8. Bonnie Jean Flom says:

    Nancy dear, I have never once thought of you as a whiner. Rather, I have seen you as an inspiration to others as to how to maintain a sense of humor and a healthy perspective on reality through the sharing of your story. I truly believe the individual you have mentioned does not represent the community of friends and supporters who read your Journey. Thank you for your generosity of spirit.

    • Joe Nathan says:

      Nancy, you are an inspiration and a creative genius! Please know that there are thousands of lives you have touched in wonderful ways.
      Unfortunately there will always be critics and complainers. You are creator! Please know you have many many admirers – please remember and perhaps it will help pu the one anonymous critic in perspective.

  9. Susan Jones says:

    you should be able to voice anything you want it’s your blog. If they don’t like it they don’t have to read it. People think they can leave all kinds of nasty hurtful comments just cause they can. They are not a friend or family so their comment should not be as hurtful as it is. Don’t ever think that bad thing can’t happen to me or I would do it differently because you never know what will happen in life. All the problems you have you have to live with, everyone has problems , some days worse than others

  10. Barb says:

    Whining has never entered my mind when reading your blogs. You are being truthful and honest. Bravo.

  11. Melissa Walton says:

    Never have I seen your posts as whining. What I have seen them as is RAW REALITY!!! I am thankful that you don’t sugar coat it!! You are blessing someone out there going through the same experiences you are. Chances are you will never know what a blessing you are to others!! So whine, Nancy whine!!

  12. Whining is allowed for strong people who make the best of the cards they have been dealt. Envy and sadness are “de rigeur” for those of us who have walked the rocky road of FTD and arrived at the final destination. The sadness and envy do not dissipate when we reach the end of the road. Instead, they morph into the new norm. Over time, they become a little duller around the edges, but whining is one way to get them out. You not only have the right to do it but, in my humble opinion, it should be mandatory!

  13. Mary O'Brien says:

    You are one of the most amazing women I know. You are brave to share your story. You inspire me.

  14. Karen Olson says:

    I agree with Bonnie Jean – never thought of you as a whiner. That being said, however, I am a firm believer that a well placed cuss word or a big, messy cry can bring a lot of relief and the same goes for whining. It’s YOUR blog – whine if you want (or need) to! You’re allowed, entitled and encouraged to vent!

  15. terri shoberg says:

    Whine away sister, then express gratitude for what you have. I believe God gives us room for both. It’s part of that “He won’t give you anything He won’t help you handle.” You do such a good job, keep sharing.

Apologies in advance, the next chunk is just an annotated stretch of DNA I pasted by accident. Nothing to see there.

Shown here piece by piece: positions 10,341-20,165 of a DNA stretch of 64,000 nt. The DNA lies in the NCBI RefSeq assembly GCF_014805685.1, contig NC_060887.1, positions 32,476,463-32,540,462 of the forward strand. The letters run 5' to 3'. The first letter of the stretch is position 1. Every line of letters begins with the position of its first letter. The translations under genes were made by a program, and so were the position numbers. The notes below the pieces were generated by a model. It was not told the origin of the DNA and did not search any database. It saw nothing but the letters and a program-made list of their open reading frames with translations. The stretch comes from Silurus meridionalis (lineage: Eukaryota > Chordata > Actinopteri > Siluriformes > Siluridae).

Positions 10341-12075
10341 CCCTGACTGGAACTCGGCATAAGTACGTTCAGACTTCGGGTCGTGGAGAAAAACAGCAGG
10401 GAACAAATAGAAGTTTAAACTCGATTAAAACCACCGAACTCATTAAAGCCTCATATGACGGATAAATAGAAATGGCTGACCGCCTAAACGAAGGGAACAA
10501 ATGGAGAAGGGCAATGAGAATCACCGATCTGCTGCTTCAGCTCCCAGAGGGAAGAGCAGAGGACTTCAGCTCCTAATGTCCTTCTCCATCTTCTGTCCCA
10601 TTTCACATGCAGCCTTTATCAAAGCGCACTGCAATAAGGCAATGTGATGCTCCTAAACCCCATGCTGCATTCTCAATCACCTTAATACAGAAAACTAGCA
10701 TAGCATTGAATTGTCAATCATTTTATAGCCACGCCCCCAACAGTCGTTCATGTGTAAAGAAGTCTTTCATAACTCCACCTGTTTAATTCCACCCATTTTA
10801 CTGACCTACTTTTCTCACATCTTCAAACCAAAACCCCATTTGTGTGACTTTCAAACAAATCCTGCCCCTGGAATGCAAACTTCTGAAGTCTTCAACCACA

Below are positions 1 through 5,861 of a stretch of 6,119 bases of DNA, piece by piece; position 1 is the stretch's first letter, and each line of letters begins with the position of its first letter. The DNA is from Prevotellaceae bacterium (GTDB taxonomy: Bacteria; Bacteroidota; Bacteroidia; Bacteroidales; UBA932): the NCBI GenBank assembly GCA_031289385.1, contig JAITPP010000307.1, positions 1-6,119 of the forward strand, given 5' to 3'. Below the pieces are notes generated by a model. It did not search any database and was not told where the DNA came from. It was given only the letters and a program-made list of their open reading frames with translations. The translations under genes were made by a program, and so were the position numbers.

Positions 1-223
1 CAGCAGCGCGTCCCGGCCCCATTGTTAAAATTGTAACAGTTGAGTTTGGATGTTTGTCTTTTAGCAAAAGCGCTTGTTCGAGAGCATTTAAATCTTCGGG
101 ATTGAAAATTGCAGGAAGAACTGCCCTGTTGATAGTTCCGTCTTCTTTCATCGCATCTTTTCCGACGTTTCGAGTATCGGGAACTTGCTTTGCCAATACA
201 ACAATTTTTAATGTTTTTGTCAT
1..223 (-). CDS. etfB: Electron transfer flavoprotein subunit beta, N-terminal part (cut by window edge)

16. Tanya Kirschenman says:

    Sounds like whining would be a great topic for a children’s book?!

  17. Luanne Lescarbeau says:

    I follow everything you write about this journey you are on, and I would never classify you as a whiner. The only thing really wrong with social media is that it’s very easy to criticize when you have no idea what is going on in another person’s life. It’s an old saying, but it fits here‚Ķ..”just consider the source.” You just keep on doing what you’re doing. The rest of the world holds you in high esteem.
    God bless.

  18. SandyBB says:

    You are amazing …I’d share cheese, crackers and whine with YOU any day Nancy ! ‚ù§Ô∏è

  19. Michele Olson says:

    Of course, it’s vital to count our blessings, and it’s my opinion that you provide a healthy balance of gratitude and “whining.” False cheer is no more honest than pessimism, and when you write about those days when you struggle just to get to the end, I have to believe that your readers think, “Okay, today was rough. But she got through it and so can I.” As for your critic, it’s been my experience that those who give that kind of opinion rarely embrace it themselves. Keep up the good writing!

    • Mary Korzeniowski says:

      When I read the comment, “Keep up the good writing”, I mistook it to say, “Keep up the good whining”! I think that’s good advice, too!

  20. Maryanne says:

    You, a whiner? No way! I think it’s sad that someone projected their own insecurities, it says a lot about their coping skills. When I read your blog I see determinism. Keep on!

  21. Maureen Pearson says:

    I don’t see your blog as a whining platform. I see it as a real life story, that may help someone else in the same situation. I see it as a story that encourages the pray-ers to raise very specific prayers on your behalf. I see it as a connection, a living life together connection, a putting one foot in front of the other connection…connection. Know that you are loved by a mighty God who has a plan for your life and the lives of your family. He will and is using this to build and further His plan for you. His plan is not for harm. But to give you a hope and a peace. Be blessed dear one and, you are victorious each day with Him. One foot in front of the other, side by side with your Savior. Be encouraged!

  22. Judy Trucano says:

    I have never considered your blog posts as whining. Rather,I think of them as candid words written by a courageous woman who is pulling back the dark curtain of secrecy surrounding the lives of families affected by FTD. You are helping many people.